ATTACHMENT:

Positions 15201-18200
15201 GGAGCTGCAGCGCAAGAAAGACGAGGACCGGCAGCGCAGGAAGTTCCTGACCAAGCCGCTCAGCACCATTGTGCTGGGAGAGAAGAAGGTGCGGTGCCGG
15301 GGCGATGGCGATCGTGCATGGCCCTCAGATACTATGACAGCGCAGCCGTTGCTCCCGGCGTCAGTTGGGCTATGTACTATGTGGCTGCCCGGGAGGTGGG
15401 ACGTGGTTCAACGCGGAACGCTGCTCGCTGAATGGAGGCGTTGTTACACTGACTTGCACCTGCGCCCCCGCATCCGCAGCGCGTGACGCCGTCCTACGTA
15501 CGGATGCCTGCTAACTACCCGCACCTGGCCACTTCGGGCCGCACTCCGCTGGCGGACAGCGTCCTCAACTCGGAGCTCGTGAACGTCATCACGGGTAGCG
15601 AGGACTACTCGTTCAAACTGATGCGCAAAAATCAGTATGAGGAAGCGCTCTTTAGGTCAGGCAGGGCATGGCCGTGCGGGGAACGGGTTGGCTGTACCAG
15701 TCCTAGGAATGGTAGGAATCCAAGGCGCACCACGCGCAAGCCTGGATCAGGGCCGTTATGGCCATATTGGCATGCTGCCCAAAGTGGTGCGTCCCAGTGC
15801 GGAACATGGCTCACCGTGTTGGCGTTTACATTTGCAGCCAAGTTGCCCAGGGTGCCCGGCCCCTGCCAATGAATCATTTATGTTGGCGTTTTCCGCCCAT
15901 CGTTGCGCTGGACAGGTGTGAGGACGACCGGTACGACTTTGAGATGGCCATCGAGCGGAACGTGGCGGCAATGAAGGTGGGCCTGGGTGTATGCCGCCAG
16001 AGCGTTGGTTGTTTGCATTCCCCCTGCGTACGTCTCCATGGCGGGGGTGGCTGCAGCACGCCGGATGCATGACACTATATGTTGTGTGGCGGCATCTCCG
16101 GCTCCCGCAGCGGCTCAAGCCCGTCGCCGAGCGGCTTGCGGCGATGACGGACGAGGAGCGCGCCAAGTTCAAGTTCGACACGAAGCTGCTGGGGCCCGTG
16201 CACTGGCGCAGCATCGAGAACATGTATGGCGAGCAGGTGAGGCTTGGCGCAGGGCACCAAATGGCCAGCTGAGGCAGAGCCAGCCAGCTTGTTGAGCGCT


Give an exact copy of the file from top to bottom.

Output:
Positions 15201-18200
15201 GGAGCTGCAGCGCAAGAAAGACGAGGACCGGCAGCGCAGGAAGTTCCTGACCAAGCCGCTCAGCACCATTGTGCTGGGAGAGAAGAAGGTGCGGTGCCGG
15301 GGCGATGGCGATCGTGCATGGCCCTCAGATACTATGACAGCGCAGCCGTTGCTCCCGGCGTCAGTTGGGCTATGTACTATGTGGCTGCCCGGGAGGTGGG
15401 ACGTGGTTCAACGCGGAACGCTGCTCGCTGAATGGAGGCGTTGTTACACTGACTTGCACCTGCGCCCCCGCATCCGCAGCGCGTGACGCCGTCCTACGTA
15501 CGGATGCCTGCTAACTACCCGCACCTGGCCACTTCGGGCCGCACTCCGCTGGCGGACAGCGTCCTCAACTCGGAGCTCGTGAACGTCATCACGGGTAGCG
15601 AGGACTACTCGTTCAAACTGATGCGCAAAAATCAGTATGAGGAAGCGCTCTTTAGGTCAGGCAGGGCATGGCCGTGCGGGGAACGGGTTGGCTGTACCAG
15701 TCCTAGGAATGGTAGGAATCCAAGGCGCACCACGCGCAAGCCTGGATCAGGGCCGTTATGGCCATATTGGCATGCTGCCCAAAGTGGTGCGTCCCAGTGC
15801 GGAACATGGCTCACCGTGTTGGCGTTTACATTTGCAGCCAAGTTGCCCAGGGTGCCCGGCCCCTGCCAATGAATCATTTATGTTGGCGTTTTCCGCCCAT
15901 CGTTGCGCTGGACAGGTGTGAGGACGACCGGTACGACTTTGAGATGGCCATCGAGCGGAACGTGGCGGCAATGAAGGTGGGCCTGGGTGTATGCCGCCAG
16001 AGCGTTGGTTGTTTGCATTCCCCCTGCGTACGTCTCCATGGCGGGGGTGGCTGCAGCACGCCGGATGCATGACACTATATGTTGTGTGGCGGCATCTCCG
16101 GCTCCCGCAGCGGCTCAAGCCCGTCGCCGAGCGGCTTGCGGCGATGACGGACGAGGAGCGCGCCAAGTTCAAGTTCGACACGAAGCTGCTGGGGCCCGTG
16201 CACTGGCGCAGCATCGAGAACATGTATGGCGAGCAGGTGAGGCTTGGCGCAGGGCACCAAATGGCCAGCTGAGGCAGAGCCAGCCAGCTTGTTGAGCGCT